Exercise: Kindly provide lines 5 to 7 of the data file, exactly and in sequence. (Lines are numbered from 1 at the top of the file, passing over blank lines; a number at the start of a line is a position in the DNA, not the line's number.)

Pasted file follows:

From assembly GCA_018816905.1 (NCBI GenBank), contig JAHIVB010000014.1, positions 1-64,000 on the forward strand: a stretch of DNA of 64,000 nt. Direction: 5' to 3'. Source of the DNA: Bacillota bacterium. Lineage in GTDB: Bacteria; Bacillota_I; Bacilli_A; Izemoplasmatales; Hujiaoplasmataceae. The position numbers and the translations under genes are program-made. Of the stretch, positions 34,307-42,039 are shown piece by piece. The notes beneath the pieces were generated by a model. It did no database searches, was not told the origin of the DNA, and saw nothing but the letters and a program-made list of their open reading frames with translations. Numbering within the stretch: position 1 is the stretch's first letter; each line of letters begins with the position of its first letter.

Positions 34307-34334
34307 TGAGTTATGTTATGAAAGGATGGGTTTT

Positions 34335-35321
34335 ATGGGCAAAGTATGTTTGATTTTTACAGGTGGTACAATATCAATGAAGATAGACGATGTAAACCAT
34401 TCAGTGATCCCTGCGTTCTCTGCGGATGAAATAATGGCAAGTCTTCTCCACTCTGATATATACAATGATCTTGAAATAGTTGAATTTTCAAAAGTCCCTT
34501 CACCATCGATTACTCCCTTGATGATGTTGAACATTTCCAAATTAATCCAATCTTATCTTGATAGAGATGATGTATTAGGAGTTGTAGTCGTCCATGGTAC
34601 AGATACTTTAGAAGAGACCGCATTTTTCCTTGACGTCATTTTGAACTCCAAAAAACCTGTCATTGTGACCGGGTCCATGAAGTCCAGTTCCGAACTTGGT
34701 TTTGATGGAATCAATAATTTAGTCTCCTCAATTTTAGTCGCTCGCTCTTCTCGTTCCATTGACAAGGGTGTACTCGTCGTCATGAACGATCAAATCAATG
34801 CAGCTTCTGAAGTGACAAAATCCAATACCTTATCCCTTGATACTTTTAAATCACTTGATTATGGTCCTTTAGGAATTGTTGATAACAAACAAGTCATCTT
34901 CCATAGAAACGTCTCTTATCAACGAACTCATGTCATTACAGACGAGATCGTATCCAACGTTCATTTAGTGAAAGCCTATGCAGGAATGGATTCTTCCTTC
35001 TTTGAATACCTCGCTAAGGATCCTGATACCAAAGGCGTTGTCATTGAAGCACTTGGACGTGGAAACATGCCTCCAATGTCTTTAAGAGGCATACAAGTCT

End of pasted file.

34335 ATGGGCAAAGTATGTTTGATTTTTACAGGTGGTACAATATCAATGAAGATAGACGATGTAAACCAT
34401 TCAGTGATCCCTGCGTTCTCTGCGGATGAAATAATGGCAAGTCTTCTCCACTCTGATATATACAATGATCTTGAAATAGTTGAATTTTCAAAAGTCCCTT
34501 CACCATCGATTACTCCCTTGATGATGTTGAACATTTCCAAATTAATCCAATCTTATCTTGATAGAGATGATGTATTAGGAGTTGTAGTCGTCCATGGTAC